DC: I think that went out the window; it was about storytelling. It’s about storytelling and the best actor for the job and creating a landscape. The history is really more in the art department and the sets. I thought that’s where it married itself, inviting this kind of blindness that allows you just to accept. And also I feel like the actors, all of the performances down to the day players, were respectful. It’s seamless, you don’t notice it. You don’t notice the fact that they use bad language frequently. It all gets absorbed into it, and it’s so beautiful.
What made this job unique compared to other projects you’ve cast?
DC: I think the thing that we keep circling back to is the freedom and the trust and the permission from the creative team, but also the production side of it; the producers were very generous. We were able to really create a dialogue. There was a generosity from actors who were willing to jump on board, everyone wanted to work and collaborate. We had some amazing feedback. People would write and say, “Is there anything else?” “Can I play another role?” And collaborating with Rose, we had quite a few giggles.
RW: I think the things that stand out to me is when you have the international collaboration, and the main creatives are not from the same country as the actors that you’re mainly casting. We know all of these actors really deeply; either we’ve met them many times, or we know their work or we’ve cast them before. When we get into the smaller roles, they get to have that relationship with them. A lot of them are British, and they may not have been on an international production. That can be such a refreshing process. They weren’t looking at their CV, they were seeing if they got on with them. Sometimes they didn’t even necessarily even read them, they just really liked their personality.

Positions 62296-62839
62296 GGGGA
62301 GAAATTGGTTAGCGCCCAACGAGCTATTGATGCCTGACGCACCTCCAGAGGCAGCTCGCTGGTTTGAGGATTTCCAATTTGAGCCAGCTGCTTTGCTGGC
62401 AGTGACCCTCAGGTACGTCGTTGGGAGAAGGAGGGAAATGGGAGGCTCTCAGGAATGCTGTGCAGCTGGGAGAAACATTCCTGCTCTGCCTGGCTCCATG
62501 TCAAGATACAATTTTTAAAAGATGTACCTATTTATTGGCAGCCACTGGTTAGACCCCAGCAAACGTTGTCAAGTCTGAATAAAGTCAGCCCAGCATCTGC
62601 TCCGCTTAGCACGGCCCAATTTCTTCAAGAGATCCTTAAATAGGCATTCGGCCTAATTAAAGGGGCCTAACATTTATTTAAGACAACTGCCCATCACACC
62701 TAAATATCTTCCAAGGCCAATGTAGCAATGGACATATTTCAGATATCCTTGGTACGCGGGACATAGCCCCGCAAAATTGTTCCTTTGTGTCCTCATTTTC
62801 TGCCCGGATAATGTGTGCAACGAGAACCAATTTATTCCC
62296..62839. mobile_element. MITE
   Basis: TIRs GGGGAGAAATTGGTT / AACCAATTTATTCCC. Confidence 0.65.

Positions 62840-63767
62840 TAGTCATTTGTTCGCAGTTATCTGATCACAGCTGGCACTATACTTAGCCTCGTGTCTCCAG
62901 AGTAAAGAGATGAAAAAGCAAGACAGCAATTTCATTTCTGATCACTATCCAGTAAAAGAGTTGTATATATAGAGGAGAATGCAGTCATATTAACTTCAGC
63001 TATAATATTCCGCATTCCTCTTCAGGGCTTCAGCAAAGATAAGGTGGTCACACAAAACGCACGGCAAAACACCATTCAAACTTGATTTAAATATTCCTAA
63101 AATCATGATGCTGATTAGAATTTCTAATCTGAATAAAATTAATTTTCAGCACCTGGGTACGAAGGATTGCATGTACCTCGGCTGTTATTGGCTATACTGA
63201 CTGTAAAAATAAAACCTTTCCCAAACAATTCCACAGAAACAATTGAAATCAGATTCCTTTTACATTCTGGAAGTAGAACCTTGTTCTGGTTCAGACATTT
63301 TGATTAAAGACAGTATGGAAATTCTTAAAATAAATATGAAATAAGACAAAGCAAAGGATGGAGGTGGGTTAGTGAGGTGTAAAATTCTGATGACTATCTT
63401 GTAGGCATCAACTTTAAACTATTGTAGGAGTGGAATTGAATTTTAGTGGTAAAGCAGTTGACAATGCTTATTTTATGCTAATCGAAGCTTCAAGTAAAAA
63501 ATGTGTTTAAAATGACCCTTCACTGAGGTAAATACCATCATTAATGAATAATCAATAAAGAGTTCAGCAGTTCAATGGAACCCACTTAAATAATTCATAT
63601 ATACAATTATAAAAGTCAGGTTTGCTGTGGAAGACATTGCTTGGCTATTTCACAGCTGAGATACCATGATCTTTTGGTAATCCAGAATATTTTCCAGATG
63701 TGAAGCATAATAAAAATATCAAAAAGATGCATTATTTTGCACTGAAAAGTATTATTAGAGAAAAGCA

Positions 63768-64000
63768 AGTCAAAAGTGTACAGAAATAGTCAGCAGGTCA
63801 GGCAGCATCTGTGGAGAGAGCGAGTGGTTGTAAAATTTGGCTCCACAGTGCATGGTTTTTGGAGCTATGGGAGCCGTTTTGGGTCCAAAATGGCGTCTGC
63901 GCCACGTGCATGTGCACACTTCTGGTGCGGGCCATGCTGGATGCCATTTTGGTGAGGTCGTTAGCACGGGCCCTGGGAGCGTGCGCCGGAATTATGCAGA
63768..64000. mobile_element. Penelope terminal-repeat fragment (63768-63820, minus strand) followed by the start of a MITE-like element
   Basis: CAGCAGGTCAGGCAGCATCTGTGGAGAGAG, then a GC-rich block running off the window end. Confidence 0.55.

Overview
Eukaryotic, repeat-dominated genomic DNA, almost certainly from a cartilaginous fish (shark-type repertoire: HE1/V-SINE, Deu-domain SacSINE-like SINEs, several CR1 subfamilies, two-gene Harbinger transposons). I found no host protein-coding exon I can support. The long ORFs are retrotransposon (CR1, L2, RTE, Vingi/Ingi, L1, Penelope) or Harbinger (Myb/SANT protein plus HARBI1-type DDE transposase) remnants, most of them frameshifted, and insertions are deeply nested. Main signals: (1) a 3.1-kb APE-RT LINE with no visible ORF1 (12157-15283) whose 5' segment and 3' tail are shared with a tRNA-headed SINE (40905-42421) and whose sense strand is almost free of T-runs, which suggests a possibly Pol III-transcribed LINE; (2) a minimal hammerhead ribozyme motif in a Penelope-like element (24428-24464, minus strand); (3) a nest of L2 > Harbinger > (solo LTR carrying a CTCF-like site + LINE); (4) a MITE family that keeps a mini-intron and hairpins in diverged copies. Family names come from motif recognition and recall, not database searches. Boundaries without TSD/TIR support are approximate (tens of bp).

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What were some of the challenges you ran into during this casting process?
DC: Finding Leo, understanding what he needed to be in relation to Nick. He needed to be a seducer who could seduce Elle away from this monstrous figure, but at the same time, he needed to seduce the audience. And Nick is very charismatic and very beautiful and very funny—kind of ticks all the boxes. How do we achieve that? [We] didn’t want to have a classic leading man. He had to have all these things like intellectualism and heart and he needed to be her soulmate, so somebody who was also sexy and compatible with her. That was quite tough in a weird way.